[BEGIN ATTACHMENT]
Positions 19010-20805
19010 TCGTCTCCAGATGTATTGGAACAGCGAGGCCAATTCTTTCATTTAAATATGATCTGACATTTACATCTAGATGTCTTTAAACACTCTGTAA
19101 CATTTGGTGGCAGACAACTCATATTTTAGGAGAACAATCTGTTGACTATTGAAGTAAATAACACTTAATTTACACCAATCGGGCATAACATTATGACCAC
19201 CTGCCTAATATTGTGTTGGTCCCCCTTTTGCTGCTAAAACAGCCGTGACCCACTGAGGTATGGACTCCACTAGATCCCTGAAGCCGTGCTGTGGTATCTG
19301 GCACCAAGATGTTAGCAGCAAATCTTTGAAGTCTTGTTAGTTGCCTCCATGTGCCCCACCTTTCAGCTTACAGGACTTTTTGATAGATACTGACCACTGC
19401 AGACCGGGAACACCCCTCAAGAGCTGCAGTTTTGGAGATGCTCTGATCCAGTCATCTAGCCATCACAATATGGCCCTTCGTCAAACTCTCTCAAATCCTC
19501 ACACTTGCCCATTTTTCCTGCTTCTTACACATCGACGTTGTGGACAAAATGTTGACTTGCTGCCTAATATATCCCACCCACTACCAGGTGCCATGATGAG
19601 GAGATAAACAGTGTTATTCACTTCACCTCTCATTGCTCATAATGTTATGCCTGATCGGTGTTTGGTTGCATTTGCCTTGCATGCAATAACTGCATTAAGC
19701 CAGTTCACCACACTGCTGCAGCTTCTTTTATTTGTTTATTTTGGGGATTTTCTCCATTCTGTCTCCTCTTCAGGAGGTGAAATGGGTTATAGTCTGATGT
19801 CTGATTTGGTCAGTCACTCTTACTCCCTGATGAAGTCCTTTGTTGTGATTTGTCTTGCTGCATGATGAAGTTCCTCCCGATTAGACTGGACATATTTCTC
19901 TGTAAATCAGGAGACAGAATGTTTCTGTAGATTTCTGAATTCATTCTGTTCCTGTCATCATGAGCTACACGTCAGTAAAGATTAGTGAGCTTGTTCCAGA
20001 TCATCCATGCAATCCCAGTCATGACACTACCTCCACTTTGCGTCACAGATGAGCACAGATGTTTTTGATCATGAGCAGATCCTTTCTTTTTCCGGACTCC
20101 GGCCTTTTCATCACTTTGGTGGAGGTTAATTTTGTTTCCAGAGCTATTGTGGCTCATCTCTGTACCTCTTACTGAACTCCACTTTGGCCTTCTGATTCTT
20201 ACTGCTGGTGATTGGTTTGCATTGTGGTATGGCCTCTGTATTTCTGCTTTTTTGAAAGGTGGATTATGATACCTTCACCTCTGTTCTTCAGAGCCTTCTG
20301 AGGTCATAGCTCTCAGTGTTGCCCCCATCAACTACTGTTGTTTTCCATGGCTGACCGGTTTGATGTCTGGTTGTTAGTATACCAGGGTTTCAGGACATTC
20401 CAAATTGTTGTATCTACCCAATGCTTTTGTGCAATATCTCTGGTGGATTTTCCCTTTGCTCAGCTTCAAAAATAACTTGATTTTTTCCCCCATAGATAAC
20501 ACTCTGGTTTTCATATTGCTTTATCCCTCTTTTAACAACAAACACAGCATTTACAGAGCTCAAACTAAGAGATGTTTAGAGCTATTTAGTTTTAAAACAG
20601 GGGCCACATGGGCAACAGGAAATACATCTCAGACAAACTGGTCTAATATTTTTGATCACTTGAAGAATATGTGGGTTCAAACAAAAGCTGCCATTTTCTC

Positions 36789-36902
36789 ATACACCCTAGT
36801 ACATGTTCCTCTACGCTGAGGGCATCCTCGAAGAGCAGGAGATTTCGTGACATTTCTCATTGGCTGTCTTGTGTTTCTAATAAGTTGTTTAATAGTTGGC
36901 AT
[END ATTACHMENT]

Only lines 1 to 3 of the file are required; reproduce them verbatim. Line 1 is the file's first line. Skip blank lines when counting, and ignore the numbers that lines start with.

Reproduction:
Positions 19010-20805
19010 TCGTCTCCAGATGTATTGGAACAGCGAGGCCAATTCTTTCATTTAAATATGATCTGACATTTACATCTAGATGTCTTTAAACACTCTGTAA
19101 CATTTGGTGGCAGACAACTCATATTTTAGGAGAACAATCTGTTGACTATTGAAGTAAATAACACTTAATTTACACCAATCGGGCATAACATTATGACCAC